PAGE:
Ice cream is the perfect solution for writer’s block, bestselling author Sharon M. Draper told aspiring novelists at Love Creek Elementary School.
“I get butter pecan ice cream,” she said. “Works every time.”
Draper joined remote and in-person fourth-graders during a Feb. 8 Zoom session as they prepared to study the mystery genre.
The author of 35 books, Draper is known for the Clubhouse Mysteries series, in which characters Ziggy, Rashawn, Jerome and Rico go on missions to solve mysteries. Draper was the 1997 National Teacher of the Year and is a five-time winner of the Coretta Scott King Award for books about the young and adolescent African American experience.
Draper read excerpts from her mystery series and told students she spent the pandemic writing a new book, set to be published soon. When asked about the writing process, she told students sometimes she doesn’t know how to solve the mystery; rather, she decides as she’s writing.
“That’s part of the fun of it,” she said.
A lot of research goes into each book to make sure they’re realistic, Draper said. One book takes more than a year to write, and then it goes through multiple rewrites and revisions until it’s complete, she said. She could not name which of her books is her favorite.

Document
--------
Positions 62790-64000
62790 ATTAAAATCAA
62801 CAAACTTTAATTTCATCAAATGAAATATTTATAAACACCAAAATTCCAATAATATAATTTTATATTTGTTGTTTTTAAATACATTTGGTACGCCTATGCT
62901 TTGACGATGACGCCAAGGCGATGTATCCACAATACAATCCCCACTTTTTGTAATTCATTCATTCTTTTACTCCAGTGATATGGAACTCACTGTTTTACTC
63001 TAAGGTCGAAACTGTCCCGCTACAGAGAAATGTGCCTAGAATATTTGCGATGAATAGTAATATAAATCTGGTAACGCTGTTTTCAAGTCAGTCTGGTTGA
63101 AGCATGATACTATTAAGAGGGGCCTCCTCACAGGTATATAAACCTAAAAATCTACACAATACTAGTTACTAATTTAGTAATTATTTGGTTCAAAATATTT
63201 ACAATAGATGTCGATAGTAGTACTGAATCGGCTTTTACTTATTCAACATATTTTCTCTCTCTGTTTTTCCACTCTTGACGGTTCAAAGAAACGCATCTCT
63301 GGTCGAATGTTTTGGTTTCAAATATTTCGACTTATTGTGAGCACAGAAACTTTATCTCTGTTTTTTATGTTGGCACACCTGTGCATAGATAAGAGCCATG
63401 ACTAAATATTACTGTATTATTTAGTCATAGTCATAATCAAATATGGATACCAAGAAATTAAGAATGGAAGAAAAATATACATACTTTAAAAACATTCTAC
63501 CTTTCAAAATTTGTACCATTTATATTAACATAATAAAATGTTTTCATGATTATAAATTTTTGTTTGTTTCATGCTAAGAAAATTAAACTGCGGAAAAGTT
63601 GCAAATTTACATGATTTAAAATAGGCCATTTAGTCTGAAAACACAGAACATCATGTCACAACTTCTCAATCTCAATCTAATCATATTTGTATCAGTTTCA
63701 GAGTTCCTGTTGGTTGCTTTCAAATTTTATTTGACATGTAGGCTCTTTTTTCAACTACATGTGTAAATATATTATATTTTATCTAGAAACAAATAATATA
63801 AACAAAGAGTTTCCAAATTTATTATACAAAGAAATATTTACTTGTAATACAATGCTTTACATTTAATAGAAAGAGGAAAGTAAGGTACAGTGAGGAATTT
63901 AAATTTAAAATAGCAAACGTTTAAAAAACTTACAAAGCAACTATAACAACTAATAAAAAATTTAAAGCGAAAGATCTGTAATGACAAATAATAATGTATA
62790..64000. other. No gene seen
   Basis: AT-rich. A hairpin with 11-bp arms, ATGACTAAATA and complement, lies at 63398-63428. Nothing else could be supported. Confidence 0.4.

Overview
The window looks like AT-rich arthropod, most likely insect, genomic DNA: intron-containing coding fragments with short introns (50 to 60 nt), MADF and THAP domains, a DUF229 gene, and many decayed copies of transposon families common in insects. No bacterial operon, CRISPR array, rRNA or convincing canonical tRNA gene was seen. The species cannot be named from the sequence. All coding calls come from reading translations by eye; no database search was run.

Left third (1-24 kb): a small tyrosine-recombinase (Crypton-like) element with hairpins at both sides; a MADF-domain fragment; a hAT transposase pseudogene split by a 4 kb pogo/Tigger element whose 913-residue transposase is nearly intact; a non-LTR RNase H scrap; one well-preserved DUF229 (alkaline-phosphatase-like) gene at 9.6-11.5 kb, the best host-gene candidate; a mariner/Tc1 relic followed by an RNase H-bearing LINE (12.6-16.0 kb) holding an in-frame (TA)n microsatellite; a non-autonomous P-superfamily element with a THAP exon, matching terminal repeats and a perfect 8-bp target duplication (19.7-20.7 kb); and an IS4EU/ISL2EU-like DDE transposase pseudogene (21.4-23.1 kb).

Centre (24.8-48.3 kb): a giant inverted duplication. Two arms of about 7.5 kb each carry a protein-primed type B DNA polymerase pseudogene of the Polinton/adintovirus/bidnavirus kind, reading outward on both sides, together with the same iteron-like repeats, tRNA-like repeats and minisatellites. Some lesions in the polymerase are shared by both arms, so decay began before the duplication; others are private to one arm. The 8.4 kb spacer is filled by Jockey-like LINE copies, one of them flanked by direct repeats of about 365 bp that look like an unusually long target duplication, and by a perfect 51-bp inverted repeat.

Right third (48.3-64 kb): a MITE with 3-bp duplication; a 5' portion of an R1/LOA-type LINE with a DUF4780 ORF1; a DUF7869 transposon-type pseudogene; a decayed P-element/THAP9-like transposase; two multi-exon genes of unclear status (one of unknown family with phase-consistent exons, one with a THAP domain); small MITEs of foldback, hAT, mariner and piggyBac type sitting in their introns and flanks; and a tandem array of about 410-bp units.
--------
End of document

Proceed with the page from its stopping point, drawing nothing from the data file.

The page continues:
“That’s like asking me who’s your favorite child?” she smiled.
Draper said she is inspired to write every day by reading other authors’ books, listening to music or going to the beach.
“Things that make me happy are my inspiration,” she said.
Before logging off, Draper gave students and teachers an assignment.
“I want you, because you lived through 2020 and 2021, to write a journal of what it was like to grow up during a pandemic, so when you grow up, you can show it to your kids,” she said. “It is historical and important, and it’s your life, so write it down.”